Politics

Voting by district gives Latino candidates a boost in Orange County

Sergio Farias was elected in November 2016 to represent San Juan Capistrano's newly drawn District 1 on city council.
Sergio Farias was elected in November 2016 to represent San Juan Capistrano's newly drawn District 1 on city council.
Courtesy: Sergio Farias

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Sergio Farias came in last place when he ran for a seat on San Juan Capistrano’s city council in 2008. He was one of five candidates. But this past November, he beat his opponent in the city’s newly-drawn District 1 by a 17-point margin. 

Farias was running as a socialist in 2008 (he’s now a Democrat) on a platform much further to the left than the campaign he ran this year. Still, his victory is at least partially attributable to San Juan Capistrano’s new by-district voting system, which was specifically designed to give Latinos greater voting power. 

Until November, San Juan Capistrano elected its city councils in an "at large" system, in which all voters were eligible to cast ballots for all candidates running.

Instead of competing among all candidates for votes from all of the city’s eligible voters — 75 percent of whom are white — Farias competed in a specific geographic district race where 44 percent of eligible voters were Latino. He said the reduced territory helped him connect with voters on a personal level about issues that affect his part of town. 

"There's a lot of people that we talked to that had never had a candidate or a politician ever knock on their door and ask for their vote,” Farias said. 

More than 200 jurisdictions in California, mostly cities and school districts, have adopted by-district voting in recent years, according to the Rose Institute of State and Local Government at Claremont McKenna College. Most of them have been pressured, and in some cases forced, to do so by Latino advocacy groups and private lawyers wielding the California Voting Rights Act, or CVRA.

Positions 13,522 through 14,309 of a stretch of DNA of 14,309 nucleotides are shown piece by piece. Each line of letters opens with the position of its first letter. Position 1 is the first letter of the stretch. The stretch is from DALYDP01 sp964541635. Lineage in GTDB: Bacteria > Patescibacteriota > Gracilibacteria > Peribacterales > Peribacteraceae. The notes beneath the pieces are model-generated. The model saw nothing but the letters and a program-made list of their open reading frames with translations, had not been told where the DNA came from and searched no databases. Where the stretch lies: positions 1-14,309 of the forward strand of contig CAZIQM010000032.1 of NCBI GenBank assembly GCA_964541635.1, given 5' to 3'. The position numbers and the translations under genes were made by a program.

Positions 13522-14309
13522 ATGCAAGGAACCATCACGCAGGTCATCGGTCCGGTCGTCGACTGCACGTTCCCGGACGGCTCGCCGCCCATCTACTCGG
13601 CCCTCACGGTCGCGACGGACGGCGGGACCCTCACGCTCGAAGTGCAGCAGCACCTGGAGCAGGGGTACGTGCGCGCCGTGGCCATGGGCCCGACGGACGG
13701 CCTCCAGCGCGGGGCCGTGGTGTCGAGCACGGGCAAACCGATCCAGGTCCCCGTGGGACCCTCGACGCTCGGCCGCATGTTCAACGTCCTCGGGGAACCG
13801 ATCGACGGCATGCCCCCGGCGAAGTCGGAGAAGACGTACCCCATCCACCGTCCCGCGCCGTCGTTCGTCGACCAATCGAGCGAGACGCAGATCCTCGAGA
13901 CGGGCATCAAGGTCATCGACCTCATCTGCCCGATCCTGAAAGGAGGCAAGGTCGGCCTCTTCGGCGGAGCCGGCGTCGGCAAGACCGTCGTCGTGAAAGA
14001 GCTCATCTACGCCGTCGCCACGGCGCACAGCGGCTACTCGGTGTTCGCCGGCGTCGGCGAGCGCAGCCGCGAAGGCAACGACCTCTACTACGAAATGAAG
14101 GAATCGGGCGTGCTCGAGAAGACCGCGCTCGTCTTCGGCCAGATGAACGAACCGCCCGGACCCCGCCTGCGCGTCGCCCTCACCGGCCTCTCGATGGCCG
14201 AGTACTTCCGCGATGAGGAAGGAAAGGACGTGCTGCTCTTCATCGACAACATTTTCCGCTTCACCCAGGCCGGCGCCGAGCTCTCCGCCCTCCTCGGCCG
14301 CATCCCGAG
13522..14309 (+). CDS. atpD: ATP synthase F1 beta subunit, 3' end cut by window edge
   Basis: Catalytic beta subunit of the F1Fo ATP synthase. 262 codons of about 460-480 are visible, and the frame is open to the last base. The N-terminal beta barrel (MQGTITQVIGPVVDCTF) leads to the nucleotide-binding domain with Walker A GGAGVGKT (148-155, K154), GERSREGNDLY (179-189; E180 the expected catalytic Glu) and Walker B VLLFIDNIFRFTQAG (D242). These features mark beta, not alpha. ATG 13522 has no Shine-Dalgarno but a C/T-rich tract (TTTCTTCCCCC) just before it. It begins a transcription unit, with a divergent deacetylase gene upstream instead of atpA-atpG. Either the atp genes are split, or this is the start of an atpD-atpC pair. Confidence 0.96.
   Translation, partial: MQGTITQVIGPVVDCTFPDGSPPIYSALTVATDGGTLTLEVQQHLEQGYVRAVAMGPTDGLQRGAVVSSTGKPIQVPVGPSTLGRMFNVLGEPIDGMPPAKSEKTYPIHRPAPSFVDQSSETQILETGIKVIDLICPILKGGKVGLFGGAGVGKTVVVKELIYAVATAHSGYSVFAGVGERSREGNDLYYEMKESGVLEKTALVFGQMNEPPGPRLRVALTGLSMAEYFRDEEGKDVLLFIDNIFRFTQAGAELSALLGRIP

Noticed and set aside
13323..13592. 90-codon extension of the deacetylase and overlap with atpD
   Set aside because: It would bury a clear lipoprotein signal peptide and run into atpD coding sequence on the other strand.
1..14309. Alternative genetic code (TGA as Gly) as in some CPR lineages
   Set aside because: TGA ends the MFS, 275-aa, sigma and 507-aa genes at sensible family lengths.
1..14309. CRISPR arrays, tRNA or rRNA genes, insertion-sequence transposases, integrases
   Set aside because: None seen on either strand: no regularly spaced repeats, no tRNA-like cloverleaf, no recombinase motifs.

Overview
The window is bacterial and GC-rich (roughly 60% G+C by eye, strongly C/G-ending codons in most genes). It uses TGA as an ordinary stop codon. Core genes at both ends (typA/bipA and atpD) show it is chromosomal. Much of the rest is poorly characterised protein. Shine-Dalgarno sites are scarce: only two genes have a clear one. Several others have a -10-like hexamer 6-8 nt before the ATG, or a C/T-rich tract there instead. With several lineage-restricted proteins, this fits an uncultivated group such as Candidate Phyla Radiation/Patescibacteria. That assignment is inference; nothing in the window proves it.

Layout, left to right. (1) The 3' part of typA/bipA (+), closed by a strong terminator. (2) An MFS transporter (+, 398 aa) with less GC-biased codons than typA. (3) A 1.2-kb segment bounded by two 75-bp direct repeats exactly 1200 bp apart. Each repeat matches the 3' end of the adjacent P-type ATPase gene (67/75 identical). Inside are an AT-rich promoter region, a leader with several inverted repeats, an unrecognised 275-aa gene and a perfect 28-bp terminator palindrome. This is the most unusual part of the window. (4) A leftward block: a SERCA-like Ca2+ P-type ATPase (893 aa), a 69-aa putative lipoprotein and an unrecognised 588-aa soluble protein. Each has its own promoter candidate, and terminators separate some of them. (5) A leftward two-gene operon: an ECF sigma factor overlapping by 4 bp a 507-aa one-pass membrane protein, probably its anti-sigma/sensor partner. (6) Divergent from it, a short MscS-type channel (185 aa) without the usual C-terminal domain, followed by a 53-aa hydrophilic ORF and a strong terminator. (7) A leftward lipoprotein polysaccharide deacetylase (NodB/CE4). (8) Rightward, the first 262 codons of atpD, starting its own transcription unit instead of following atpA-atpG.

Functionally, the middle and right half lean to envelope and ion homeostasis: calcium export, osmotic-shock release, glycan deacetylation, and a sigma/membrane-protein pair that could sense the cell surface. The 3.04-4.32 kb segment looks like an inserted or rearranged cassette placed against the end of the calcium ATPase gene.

The law makes at-large elections illegal if they prevent minority voters from electing representatives of their choice. Experts say it’s the most powerful voting rights legislation in the country and much more powerful than the federal Voting Rights Act.

San Juan Capistrano — along with OC cities Anaheim, Garden Grove and Buena Park — are among 21 California cities where residents voted for and elected candidates by district in November for the first time. 

All four Orange County cities made the switch following demand letters or lawsuits filed under the CVRA. Doug Johnson, a fellow at the Rose Institute who tracks the effect of the California Voting Rights Act, said jurisdictions are increasingly adopting district elections whether or not they believe they’re violating the law.

"District elections certainly are, if not hugely popular, they're certainly acknowledged as where things are going,” he said. "In California today, if you don't approve districts, you're very likely going to get sued for a lot of money.”

Johnson has been critical of the CVRA, saying it’s too vague and has been abused by some private lawyers, who can collect legal fees from cities and school districts if they can show that their demand letter or lawsuit led the jurisdiction to adopt district elections.  

But others, including the Mexican American Legal Defense and Educational Fund, or MALDEF, say the state voting law is helping give Latino voters a voice in local politics. MALDEF and the Southwest Voter Registration Education Project have led the push for district elections in California.

"By and large [the CVRA] has worked, and it has led to the election of new folks who we believe to be the choice of Latino voters,” said MALDEF president Thomas Saenz.